Design and Methods
Consecutive patients with previously untreated indolent follicular non-Hodgkin’s lymphoma in Ann Arbor stages II bulky (larger than 5 cm), III or IV who started treatment between December 1994 and January 2000 were included in this study. All patients were uniformly treated according to local guidelines with eight 4-weekly CVP courses [cyclophosphamide 750 mg/m intravenously on day 1, vincristine 1.4 mg/m (to a maximum of 2 mg)] intravenously on day 1, and prednisone 60 mg/d orally on days 1–5) in combination with interferon α2b (5×10 IU subcutaneously 3 times a week) as induction therapy. Thereafter, responding patients received maintenance treatment with interferon α2b (5×10 IU subcutaneously 3 times a week) until intolerable toxicity, relapse or progressive disease, whichever came first.13 An initial wait-and-see period was allowed before induction therapy was started. When relapse or progressive disease occurred, further treatment was left to the discretion of the treating physician. Staging was done according to the Ann Arbor criteria, by a thorough physical examination, computed tomography scanning of the thorax and abdomen and unilateral trephine bone marrow biopsy.
At the time of patient accrual, the Follicular Lymphoma International Prognostic Index had not been introduced and the exact number of involved nodal areas – one of the five components of this Index – was not documented. Therefore, for the purpose of this study the International Prognostic Index was used rather than the Follicular Lymphoma International Prognostic Index. The clinical data of the patients were collected prospectively. All patients visited the outpatient clinic at each cycle of chemotherapy and every 3 months during interferon maintenance therapy and follow-up.
All lymphoma specimens were centrally reviewed by two experienced hemato-pathologists (JHJMvK and KH) and were classified and graded according to the WHO criteria.14 The absolute number of centroblasts in ten neoplastic follicles was counted using a 40x high-power microscopic field (hpf, 0.159 mm). Grade 1 cases had 0–5 centroblasts/hpf, grade 2 cases had 6–15 centroblasts/hpf and grade 3 cases had >15 centroblasts/hpf. In grade 3a follicular lymphoma centrocytes were still present whereas grade 3b was defined as follicles consisting of solid sheets of centroblasts only.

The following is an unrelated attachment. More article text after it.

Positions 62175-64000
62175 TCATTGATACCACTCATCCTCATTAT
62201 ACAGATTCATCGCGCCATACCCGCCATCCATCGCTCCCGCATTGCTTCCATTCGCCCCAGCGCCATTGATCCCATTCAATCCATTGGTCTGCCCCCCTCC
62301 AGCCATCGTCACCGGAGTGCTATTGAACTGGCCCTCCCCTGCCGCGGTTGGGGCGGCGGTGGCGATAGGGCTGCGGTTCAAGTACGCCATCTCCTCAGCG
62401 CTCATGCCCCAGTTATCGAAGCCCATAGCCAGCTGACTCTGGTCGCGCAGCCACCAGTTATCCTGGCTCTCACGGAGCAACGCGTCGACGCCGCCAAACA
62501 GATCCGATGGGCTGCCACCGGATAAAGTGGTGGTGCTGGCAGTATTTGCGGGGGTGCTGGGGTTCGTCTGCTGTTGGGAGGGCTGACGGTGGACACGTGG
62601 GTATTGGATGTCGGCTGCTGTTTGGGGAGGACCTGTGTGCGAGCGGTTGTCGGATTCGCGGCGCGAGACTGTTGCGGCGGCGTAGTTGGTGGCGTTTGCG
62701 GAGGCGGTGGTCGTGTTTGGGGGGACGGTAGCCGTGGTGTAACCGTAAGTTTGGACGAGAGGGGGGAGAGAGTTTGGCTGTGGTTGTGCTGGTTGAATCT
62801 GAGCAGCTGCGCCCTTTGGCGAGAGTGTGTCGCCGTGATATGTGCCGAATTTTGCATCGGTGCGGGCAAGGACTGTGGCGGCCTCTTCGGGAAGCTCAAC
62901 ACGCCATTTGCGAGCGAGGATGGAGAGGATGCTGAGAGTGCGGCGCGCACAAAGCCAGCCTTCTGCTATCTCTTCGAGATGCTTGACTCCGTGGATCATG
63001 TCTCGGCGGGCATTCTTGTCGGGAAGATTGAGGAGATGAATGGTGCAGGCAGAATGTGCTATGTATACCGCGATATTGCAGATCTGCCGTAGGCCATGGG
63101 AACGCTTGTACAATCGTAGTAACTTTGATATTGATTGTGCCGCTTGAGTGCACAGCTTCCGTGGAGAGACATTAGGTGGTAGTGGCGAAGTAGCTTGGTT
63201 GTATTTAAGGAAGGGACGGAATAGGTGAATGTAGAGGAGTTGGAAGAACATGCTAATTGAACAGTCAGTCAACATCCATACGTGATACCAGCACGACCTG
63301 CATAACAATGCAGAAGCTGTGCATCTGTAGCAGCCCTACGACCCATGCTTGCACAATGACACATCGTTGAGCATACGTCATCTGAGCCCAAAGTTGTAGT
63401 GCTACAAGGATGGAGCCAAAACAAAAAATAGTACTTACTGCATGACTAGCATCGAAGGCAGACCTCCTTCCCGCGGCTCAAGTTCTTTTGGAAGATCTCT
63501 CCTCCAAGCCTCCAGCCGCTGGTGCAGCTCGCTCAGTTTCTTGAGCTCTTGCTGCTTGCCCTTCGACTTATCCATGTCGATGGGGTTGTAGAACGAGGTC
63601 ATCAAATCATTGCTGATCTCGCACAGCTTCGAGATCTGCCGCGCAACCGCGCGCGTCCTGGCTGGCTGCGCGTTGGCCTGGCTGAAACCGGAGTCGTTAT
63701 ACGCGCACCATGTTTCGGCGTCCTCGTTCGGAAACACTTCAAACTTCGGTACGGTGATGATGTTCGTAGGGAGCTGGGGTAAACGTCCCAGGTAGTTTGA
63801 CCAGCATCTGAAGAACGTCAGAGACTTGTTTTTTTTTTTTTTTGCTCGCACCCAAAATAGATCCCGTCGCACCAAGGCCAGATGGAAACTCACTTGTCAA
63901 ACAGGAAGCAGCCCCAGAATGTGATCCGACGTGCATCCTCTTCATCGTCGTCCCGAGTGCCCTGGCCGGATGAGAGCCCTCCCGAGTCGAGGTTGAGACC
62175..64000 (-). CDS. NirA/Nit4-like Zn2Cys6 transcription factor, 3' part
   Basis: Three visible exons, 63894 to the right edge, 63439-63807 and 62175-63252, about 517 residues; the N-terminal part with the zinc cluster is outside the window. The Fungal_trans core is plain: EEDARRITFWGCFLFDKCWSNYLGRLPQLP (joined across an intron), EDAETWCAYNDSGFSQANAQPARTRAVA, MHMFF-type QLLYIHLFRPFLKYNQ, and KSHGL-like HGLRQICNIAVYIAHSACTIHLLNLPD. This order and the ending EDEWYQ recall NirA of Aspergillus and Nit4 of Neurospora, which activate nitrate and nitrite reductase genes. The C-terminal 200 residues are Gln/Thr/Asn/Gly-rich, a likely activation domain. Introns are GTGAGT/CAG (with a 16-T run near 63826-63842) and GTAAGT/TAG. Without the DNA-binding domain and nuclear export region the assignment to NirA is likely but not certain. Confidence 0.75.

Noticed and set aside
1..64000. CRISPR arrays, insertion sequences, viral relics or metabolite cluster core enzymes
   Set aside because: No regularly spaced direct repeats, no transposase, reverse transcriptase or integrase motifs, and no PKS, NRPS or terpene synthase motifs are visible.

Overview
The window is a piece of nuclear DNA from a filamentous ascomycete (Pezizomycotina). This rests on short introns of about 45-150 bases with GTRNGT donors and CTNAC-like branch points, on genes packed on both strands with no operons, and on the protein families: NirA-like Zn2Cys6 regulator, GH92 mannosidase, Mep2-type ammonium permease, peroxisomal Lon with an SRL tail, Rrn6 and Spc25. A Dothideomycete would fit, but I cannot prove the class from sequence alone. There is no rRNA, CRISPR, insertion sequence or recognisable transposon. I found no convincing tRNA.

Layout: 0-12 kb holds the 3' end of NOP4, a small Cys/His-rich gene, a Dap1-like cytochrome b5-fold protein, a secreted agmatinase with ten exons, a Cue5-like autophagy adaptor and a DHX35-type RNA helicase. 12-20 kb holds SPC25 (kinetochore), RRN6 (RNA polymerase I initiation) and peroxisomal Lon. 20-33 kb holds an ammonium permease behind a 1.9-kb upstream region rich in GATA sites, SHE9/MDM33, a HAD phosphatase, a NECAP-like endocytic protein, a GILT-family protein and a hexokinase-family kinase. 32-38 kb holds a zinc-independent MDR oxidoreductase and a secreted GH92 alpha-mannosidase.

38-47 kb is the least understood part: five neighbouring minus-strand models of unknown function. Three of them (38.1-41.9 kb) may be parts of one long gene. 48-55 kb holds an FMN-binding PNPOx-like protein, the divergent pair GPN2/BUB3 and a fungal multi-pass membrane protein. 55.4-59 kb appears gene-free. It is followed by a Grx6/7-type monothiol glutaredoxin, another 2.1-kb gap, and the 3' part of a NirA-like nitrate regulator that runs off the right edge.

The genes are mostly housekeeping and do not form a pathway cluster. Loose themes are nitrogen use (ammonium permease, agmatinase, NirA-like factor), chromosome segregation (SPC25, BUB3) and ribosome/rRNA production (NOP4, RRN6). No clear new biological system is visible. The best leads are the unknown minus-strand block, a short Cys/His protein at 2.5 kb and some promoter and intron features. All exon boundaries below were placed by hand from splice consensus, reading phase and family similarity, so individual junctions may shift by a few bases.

The fraction of proliferating cells (Proliferation Index) was assessed in samples of lymph node biopsies taken at the time of diagnosis of the lymphoma. The samples had been fixed in formalin and embedded in paraffin using routine methods. First, we identified the nature of proliferating cells by both CD20/mib-1 and CD3/mib-1 immunohistochemical double staining, thus visualizing proliferating B-cells and non-tumor T cells. Staining was performed by routine techniques; visualization was done with di-amino benzidine (DAB) for the anti-CD3 and the anti-CD20 antibody and with Fast Red for the mib-1 antibody. For the quantification of the Proliferation Index only the mib-1 antibody (a monoclonal mouse anti-human antibody directed against the Ki-67 antigen) (DAKO, Denmark) was used as a proliferation marker. For this quantification, 5μm thick paraffin sections were mounted onto 3-amino-propyltriethoxysilane (APS)-coated slides. After deparaffination, inhibition of endogenous peroxidase and microwave cooking in citrate buffer for 10 minutes, the sections were incubated for 1 hour at room temperature with the mib-1 antibody. Subsequently, after washing with phosphate- buffered saline, the sections were incubated with biotinylated horse anti-mouse and peroxidase-conjugated avidin. Visualization was performed with DAB substrate and counterstaining with methylene blue.